Traditional ugandan cooking

By Ireen Sumbatala, cook in SALEM Uganda and at the moment volonteer with Salem International in Stadtsteinach.

In Uganda,before sunrise, most people would have woken up to go to their gardens. They carry along hoes, pangas, jerrycans, or pots for water. After digging, the pangas are used for cutting firewood and making bundles. The people, mainly women, fetch water for cooking in the jerrycans and this they carry on their heads at times with a small bundle of firewood on top of the jerrycan, back home. Afterwards the woman picks a container mostly a traditional basket, and goes to look for food from the garden. Food like sweet potatoes, matooke, cassava, maize, yams, rice, millet and vegetables, possibly with friuts. These foods can be steamed, smoked, boiled separately or together. An example is steamed matooke with rice and groundnut sauce.

You go to the plantations, cut the bunch from the stem of matooke, bring home with some banana leaves as well. Remove the clusters from the stalk. Get cold water in a big saucepan and peel the bananas with a knife while putting in water, wash afterwards. Meanwhile get the stalk and from it cut in small pieces and line in another saucepan for cooking. Add water and put one banana leaf. Get rice sorted, so that all stones are removed.Wash the rice and put it in quite a smaller saucepan, add salt and pour enough water for cooking the rice. Then put the saucepan with rice on top of the matooke in the big saucepan and cover with the rest of the banana leaves.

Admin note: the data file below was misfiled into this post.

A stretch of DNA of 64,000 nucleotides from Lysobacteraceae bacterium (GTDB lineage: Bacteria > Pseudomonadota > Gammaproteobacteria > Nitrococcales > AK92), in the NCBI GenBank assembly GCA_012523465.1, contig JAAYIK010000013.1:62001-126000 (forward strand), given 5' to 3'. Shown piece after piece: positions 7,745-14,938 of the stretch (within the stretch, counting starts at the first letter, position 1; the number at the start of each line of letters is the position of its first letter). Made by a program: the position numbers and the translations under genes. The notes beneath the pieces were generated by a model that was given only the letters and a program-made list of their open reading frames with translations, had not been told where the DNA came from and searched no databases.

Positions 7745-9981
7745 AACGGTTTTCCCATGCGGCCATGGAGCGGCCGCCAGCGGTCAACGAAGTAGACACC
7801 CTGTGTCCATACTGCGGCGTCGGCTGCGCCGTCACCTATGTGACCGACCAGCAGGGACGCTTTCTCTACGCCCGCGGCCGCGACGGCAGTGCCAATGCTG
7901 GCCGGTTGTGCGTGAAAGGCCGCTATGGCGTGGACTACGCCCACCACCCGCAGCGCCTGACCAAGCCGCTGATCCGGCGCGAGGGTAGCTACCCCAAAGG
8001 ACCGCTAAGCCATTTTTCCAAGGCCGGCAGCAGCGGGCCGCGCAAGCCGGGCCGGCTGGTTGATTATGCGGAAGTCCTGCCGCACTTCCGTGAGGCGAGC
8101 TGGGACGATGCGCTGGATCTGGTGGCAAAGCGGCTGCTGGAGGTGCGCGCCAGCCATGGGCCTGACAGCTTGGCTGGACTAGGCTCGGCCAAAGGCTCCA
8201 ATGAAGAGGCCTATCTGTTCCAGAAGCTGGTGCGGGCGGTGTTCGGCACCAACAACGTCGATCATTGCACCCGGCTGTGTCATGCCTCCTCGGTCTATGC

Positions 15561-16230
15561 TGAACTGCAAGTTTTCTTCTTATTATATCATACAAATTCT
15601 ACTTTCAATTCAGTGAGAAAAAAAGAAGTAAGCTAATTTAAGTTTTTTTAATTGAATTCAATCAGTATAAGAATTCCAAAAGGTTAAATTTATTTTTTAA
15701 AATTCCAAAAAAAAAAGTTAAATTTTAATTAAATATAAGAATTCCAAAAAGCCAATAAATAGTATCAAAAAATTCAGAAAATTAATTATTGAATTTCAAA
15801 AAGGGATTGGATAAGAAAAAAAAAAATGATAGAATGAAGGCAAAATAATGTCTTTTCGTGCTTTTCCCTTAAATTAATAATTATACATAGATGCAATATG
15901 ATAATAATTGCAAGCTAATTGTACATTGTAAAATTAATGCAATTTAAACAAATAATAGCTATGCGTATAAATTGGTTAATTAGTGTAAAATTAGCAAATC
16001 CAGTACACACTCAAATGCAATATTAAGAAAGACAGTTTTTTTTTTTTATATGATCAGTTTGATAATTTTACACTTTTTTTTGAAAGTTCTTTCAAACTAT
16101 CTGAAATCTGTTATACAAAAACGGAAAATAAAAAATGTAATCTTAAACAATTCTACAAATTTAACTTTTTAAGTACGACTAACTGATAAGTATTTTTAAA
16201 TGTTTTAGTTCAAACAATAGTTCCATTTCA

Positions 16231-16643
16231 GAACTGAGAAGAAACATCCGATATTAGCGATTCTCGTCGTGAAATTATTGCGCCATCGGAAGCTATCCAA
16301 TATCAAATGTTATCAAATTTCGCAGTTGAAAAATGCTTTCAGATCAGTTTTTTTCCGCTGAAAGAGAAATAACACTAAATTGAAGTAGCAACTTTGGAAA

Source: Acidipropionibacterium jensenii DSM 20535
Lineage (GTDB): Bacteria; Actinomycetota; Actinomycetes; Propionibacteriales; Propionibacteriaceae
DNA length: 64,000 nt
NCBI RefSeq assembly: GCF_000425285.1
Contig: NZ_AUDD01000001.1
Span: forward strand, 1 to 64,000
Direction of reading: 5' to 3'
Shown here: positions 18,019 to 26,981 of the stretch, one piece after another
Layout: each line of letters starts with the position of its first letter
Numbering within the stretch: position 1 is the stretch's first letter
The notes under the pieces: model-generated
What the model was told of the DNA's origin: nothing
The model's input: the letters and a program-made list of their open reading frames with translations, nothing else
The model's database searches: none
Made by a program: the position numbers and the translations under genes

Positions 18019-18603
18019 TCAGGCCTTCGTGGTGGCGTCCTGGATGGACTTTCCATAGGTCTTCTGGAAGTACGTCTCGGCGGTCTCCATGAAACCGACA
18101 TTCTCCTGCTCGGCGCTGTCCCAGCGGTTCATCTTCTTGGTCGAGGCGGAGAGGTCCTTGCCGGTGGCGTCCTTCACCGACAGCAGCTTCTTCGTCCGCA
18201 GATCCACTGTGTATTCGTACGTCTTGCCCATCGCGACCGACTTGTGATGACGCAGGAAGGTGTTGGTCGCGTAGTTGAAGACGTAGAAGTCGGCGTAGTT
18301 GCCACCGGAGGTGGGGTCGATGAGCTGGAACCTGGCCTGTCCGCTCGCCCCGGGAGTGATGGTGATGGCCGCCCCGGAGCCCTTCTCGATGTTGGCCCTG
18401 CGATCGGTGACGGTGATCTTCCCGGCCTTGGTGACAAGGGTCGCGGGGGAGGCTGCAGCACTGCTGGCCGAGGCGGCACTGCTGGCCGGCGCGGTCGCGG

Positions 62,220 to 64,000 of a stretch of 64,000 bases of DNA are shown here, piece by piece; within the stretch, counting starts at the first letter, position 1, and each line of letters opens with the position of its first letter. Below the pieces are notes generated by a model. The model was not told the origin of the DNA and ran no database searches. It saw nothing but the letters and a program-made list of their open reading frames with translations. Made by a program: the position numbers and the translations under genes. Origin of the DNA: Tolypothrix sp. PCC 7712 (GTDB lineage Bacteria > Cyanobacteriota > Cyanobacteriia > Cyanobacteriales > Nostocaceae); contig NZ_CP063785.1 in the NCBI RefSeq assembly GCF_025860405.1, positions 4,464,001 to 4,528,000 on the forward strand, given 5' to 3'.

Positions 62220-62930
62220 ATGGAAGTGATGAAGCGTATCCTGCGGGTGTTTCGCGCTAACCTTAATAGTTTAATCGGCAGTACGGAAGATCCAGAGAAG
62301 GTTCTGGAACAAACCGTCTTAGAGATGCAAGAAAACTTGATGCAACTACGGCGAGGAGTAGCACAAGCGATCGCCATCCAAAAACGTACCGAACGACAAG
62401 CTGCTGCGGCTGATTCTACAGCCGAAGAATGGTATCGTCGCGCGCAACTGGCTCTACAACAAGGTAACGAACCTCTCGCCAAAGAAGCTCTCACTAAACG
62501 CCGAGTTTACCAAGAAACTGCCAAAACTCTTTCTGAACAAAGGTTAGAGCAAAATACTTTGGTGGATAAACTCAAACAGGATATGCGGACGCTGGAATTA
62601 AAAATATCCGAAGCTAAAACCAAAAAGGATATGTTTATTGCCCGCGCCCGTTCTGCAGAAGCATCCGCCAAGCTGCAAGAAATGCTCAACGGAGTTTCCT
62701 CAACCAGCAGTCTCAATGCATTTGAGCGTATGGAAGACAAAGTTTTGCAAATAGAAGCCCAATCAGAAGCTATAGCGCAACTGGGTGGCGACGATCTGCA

Make fire by putting three stones slightly apart to form a triangle shape, put firewood and light fire and cook.

While cooking, there will be steam coming out from the top of the banana leaves. The banana leaves are green when fresh and to know that the food is ready, they will turn to brown colour. Afterwards remove the saucepan from fire, uncover and surprinsingly the rice will be cooked as well. Mash the matooke or leave it as it is and serve with dried greens in groundnut sauce.

Next month you will be tought how to make a dry green groundnut sauce.

traditional cooking
Kochen ist zeitaufwändig in Afrika. Hier werden Steinchen aus dem Mais sortiert. © G. Ehrler

Veröffentlicht von

Gertrud Schweizer-Ehrler

Jahrelange Erfahrung in der Mitarbeit einer NGO (SALEM International) in Uganda und nachfolgend bleibender Kontakt mit dem Land, v.a. durch das Engagement bei Tukolere Wamu e.V. und die Mitarbeit bei der Deutschen Gesellschaft für Internationale Zusammenarbeit haben dazu geführt, dass ich weiterhin starkes Interesse an der Entwicklung von Uganda und den Nachbarstaaten habe. Durch die Projekt- und Begegnungsreisen, die ich seit 2004 als Reiseleitung betreue und seit 2010 als Geschäftsführerin von Tugende Begegnungsreisen UG ist ein ständiger Kontakt mit Uganda gegeben. Die Reisen haben sich ausgeweitet, so dass auch Reisen nach Südsudan, dem Kongo und demnächst Burundi möglich werden bzw. wurden.

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